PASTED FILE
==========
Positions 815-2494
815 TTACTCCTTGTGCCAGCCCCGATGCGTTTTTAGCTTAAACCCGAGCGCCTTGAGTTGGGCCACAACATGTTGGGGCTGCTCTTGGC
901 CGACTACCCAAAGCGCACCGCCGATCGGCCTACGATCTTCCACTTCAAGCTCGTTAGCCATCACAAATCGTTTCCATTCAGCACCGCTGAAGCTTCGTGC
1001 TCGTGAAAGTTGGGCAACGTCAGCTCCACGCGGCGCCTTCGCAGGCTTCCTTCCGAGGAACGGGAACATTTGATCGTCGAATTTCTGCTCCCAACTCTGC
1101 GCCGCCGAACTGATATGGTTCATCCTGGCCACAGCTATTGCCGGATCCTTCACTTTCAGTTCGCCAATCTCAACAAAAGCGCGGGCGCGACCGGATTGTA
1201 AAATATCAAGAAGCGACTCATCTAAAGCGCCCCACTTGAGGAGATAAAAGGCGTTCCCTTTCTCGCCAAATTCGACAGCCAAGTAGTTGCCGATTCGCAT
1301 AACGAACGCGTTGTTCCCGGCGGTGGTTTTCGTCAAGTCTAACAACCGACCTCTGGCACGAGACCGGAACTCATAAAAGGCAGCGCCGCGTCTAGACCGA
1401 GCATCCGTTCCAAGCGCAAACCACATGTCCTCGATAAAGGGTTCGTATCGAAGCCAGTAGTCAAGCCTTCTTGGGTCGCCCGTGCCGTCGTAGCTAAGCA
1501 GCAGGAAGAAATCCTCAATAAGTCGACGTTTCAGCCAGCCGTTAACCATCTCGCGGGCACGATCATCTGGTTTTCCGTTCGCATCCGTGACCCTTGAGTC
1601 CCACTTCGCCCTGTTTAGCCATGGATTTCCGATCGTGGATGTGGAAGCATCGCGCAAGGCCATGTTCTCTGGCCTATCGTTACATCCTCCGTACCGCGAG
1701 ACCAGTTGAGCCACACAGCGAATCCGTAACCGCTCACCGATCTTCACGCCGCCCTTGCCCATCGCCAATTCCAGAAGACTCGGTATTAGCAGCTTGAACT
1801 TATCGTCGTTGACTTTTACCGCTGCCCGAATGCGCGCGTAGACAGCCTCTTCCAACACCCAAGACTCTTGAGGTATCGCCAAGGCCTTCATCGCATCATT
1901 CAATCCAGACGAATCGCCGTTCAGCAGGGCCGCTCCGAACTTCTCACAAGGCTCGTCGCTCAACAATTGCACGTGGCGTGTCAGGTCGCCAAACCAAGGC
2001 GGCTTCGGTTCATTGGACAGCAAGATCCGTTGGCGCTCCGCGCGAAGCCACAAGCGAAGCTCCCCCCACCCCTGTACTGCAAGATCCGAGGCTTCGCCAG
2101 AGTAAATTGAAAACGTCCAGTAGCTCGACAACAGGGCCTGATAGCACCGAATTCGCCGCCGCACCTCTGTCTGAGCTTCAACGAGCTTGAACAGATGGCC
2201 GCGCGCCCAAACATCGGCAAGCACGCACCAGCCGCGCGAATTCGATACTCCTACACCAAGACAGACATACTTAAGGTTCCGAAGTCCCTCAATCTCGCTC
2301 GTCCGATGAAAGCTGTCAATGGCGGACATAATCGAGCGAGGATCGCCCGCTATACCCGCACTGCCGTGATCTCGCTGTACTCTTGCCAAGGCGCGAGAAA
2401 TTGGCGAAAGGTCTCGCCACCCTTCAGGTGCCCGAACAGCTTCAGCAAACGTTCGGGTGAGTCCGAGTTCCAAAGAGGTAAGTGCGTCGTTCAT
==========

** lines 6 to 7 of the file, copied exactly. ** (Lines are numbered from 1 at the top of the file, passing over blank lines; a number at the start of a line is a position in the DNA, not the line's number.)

1201 AAATATCAAGAAGCGACTCATCTAAAGCGCCCCACTTGAGGAGATAAAAGGCGTTCCCTTTCTCGCCAAATTCGACAGCCAAGTAGTTGCCGATTCGCAT
1301 AACGAACGCGTTGTTCCCGGCGGTGGTTTTCGTCAAGTCTAACAACCGACCTCTGGCACGAGACCGGAACTCATAAAAGGCAGCGCCGCGTCTAGACCGA